Pigs Pigs Pigs Pigs Pigs Pigs Pigs at Moth Club

Support: Bonbons of Doom
September 28, 2018 at Moth Club

Matt Baty of Pigs Pigs Pigs Pigs Pigs Pigs Pigs observes his shiny golden waistcoat (“Bobby Dazzler”) complements the MOTH Club’s glittery ceiling, while this also extends to blend in with the bright golden streamers backdrop. Initially a setting more suitable for magicians producing rabbits out of top hats, it turns out to be a fittingly memorable choice for Rocket Recordings’ big box of magical music discoveries to continue such unearthing, with Pigs x 7’s sophomore album King of Cowards and a sold-out album-launch party. With fellow label-mates Bonnacons of Doom in support, it propels an evening’s journey into a memorable head-on collision of all-absorbing, rollicking, heavy and mesmerising sounds.

Matt “Bobby Dazzler” Baty – Pigs x 7. Photo: Magda Campagne

Over at Echoes and Dust’s twin towers, practically anything released by Rocket Recordings is greeted with an eager anticipation and wide-eyed enthusiasm. This exuberance has spilled widely into tonight’s proceedings, where the thrills and tingle of an electric atmosphere feels more than just the general joys of a Friday night and the prospects of an imminent weekend. Am I saying something is brewing? There is an undeniable buzz currently surrounding both the band and label.

Man in the Mirror – Bonnacons of Doom. Photo: Magda Campagne

 

Dressed all in black while sporting mirror masks, Bonnacons of Doom’s immersive, hypnotic drone is driven by excellent percussive rhythms, backed by simple effective bass, while the remaining members add their sonic textures, which are all superbly executed. But vocalist Kate Smith is their proverbial icing on the multi-layered cake as her thrilling shrieks and remarkable note-shredding, elevates their sound and stage presence to quite staggering proportions.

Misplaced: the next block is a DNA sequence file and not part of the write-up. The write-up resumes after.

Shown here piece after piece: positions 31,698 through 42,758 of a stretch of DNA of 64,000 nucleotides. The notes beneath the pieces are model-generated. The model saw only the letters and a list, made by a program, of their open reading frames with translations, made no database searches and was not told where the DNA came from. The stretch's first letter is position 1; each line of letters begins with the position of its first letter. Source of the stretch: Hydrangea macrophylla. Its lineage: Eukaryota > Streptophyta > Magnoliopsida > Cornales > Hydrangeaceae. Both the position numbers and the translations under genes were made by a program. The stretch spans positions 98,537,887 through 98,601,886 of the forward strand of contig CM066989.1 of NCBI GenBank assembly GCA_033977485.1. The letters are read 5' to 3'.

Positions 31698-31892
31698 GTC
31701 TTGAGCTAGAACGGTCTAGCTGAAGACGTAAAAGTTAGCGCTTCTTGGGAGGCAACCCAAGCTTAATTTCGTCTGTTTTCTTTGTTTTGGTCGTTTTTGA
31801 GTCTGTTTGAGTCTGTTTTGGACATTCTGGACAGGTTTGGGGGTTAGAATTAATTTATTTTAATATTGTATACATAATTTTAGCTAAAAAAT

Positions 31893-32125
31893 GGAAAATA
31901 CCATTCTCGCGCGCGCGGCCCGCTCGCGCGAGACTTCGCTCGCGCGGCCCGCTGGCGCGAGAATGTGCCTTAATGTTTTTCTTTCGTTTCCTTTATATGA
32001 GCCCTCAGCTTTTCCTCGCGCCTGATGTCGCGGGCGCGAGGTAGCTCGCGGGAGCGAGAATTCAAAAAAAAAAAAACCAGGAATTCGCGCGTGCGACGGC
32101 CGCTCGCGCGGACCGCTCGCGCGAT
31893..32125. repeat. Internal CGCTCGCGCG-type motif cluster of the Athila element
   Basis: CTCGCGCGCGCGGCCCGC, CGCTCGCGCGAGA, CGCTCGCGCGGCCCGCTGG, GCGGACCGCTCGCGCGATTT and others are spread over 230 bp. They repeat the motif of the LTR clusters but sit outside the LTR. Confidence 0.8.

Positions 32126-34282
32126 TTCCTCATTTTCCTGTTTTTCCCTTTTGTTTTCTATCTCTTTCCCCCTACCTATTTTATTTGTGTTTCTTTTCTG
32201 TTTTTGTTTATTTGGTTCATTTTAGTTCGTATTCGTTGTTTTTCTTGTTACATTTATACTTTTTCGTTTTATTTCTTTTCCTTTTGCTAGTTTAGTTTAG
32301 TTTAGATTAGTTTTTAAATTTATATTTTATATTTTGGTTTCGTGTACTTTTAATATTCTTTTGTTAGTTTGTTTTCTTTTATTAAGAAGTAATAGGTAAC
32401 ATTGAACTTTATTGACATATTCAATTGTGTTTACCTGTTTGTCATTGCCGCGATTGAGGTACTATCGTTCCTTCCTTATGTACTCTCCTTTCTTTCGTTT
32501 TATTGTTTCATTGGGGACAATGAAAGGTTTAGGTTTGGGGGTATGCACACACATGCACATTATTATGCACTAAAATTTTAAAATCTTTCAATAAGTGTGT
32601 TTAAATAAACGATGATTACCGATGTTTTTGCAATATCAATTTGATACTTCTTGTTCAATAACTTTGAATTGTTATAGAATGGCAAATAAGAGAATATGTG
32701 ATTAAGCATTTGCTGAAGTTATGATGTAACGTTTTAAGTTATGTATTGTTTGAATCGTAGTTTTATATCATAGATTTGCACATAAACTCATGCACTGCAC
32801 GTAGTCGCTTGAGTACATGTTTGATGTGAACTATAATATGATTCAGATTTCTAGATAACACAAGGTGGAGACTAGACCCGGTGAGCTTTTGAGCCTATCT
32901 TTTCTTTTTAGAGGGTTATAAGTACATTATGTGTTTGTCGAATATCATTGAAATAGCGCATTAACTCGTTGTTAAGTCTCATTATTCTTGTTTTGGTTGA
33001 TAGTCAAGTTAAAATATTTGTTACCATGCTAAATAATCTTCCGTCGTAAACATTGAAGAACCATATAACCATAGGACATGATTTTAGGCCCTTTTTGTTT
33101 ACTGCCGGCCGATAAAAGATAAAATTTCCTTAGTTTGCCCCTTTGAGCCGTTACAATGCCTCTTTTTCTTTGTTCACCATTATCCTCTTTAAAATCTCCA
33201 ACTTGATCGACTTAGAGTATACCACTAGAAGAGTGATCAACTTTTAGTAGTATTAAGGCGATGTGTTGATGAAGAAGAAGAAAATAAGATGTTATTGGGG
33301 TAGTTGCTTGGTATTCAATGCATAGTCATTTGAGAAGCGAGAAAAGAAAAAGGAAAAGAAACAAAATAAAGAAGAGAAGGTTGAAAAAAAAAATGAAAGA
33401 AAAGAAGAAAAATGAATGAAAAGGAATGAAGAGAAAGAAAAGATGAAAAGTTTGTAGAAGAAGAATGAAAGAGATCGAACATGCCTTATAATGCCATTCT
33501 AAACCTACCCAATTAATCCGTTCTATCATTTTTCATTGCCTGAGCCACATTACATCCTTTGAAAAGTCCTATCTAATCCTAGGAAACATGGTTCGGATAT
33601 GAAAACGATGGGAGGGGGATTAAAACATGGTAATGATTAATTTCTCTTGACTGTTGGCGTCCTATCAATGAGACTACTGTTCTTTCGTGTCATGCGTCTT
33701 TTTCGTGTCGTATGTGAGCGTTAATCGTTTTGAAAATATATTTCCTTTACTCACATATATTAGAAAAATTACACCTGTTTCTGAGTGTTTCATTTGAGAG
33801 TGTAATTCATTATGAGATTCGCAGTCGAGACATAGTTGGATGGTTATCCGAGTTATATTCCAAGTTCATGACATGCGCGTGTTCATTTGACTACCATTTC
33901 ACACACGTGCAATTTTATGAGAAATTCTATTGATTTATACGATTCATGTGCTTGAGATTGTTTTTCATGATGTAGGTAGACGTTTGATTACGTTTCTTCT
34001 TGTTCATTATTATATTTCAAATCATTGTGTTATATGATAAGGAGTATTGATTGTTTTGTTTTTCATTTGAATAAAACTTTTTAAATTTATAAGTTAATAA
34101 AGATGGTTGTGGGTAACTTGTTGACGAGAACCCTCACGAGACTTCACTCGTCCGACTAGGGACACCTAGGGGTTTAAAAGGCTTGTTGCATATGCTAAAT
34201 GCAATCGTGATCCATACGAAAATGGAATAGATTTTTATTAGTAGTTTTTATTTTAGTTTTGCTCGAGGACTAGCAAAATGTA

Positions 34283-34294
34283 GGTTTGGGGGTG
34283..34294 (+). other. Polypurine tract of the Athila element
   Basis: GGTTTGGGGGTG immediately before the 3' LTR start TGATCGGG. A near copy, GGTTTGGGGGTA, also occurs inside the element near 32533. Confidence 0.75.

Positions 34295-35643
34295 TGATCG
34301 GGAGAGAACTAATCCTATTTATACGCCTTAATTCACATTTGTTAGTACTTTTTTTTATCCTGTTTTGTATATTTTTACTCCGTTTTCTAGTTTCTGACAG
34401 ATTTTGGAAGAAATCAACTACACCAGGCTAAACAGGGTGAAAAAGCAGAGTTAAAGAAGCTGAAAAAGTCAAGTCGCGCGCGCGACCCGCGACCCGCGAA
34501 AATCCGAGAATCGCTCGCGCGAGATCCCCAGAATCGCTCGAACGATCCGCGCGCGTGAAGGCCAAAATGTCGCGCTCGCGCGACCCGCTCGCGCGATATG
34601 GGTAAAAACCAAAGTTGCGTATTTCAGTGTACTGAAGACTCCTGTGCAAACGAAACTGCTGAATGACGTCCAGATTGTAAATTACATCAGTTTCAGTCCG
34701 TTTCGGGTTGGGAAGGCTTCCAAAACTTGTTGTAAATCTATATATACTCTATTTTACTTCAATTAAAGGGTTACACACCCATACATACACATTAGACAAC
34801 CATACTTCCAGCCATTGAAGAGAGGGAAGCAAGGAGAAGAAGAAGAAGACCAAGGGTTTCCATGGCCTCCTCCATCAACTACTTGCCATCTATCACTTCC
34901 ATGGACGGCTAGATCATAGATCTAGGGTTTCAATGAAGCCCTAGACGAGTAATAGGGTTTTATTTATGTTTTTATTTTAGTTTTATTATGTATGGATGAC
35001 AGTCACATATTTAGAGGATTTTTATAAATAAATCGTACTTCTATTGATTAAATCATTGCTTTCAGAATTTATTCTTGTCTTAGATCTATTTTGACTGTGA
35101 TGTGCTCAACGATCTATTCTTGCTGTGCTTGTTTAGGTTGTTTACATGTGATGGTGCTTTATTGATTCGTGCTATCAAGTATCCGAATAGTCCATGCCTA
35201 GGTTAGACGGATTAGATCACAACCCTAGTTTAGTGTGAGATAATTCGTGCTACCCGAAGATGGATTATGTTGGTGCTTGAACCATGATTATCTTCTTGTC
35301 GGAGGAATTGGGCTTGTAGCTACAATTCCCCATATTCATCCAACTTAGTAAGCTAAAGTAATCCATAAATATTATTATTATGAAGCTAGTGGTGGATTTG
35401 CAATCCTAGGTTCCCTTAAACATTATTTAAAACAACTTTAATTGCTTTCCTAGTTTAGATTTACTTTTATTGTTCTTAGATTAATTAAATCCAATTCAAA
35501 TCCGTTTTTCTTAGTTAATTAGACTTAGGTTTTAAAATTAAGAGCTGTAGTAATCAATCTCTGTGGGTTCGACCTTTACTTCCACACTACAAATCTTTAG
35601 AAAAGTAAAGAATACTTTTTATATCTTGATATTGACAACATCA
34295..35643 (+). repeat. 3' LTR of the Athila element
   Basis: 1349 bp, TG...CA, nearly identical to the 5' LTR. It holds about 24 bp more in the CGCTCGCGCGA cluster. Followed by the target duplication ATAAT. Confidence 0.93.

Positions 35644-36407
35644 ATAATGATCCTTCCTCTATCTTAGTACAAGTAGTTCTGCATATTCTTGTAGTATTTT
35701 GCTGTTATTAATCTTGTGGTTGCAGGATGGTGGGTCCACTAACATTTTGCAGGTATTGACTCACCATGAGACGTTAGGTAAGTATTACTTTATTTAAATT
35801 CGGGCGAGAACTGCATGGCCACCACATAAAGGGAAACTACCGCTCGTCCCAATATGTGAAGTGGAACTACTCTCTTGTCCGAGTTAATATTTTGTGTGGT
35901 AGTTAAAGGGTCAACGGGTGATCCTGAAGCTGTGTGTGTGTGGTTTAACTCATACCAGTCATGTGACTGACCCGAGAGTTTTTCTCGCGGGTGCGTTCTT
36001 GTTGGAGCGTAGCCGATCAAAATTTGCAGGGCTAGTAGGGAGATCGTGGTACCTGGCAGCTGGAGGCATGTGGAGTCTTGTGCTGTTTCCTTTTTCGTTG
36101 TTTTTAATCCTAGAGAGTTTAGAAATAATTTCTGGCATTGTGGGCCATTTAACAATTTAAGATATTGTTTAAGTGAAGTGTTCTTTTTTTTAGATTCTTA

Kate Smith – Bonnacons of Doom. Photo: Magda Campagne

It begs the question can Pigs x 7, at the very least, match the high sonic-quality and visual effectiveness of BoD? What does emerge in the rather packed venue is an increase of temperature, in which band and crowd play their part just as much as the absence of any air conditioning. And while Pigsx7 open themselves with some drone doodling, it builds some – get ready for it – tension, which is met by a vigorous and rampant Friday night mosh-pit and crowd surfing antics. Normally, not being able to see bugger-all, aside from the occasional head or guitar fret, dampens a gig experience; but the turbo-charged atmosphere, and the pounding delivery by the band, rekindles interest and excitement.

Adam Ian Sykes – Pigs x 7. Photo: Magda Campagne

As fellow Echoes’ writer Chris Ball noted in his review of King of Cowards, Pigs x 7 have enhanced their sound for a “sharper, leaner, smarter, and keener” know-how, which also transfers into their live sound to create a far more captivating listening experience. The band’s newfound occasional foray into Hawkwind’s exploratory space-rock journeying and psychedelic adventuring, with even a tinge of Monster Magnet’s Spine of God’s mind-blowing heavy psychedelia debut thrown in for good measure, can only be a good thing, while they firmly maintain a constant Black Sabbathian low-end heaviness. And even when they do slow things down a touch, with some clobbering doom, they avoid diluting the energy or defusing the frenzied mosh-pit’s high voltage.

Pigs x 7’s high-voltage moshness! Photo: Magda Campagne

This is all amounts to one explosive gig, which justifies the critical acclaim and excitement associated with both Bonnacons of Doom and Pigs x 7. A most memorable evening of spellbinding, heavy sonic-grooving. Bobby dazzling!

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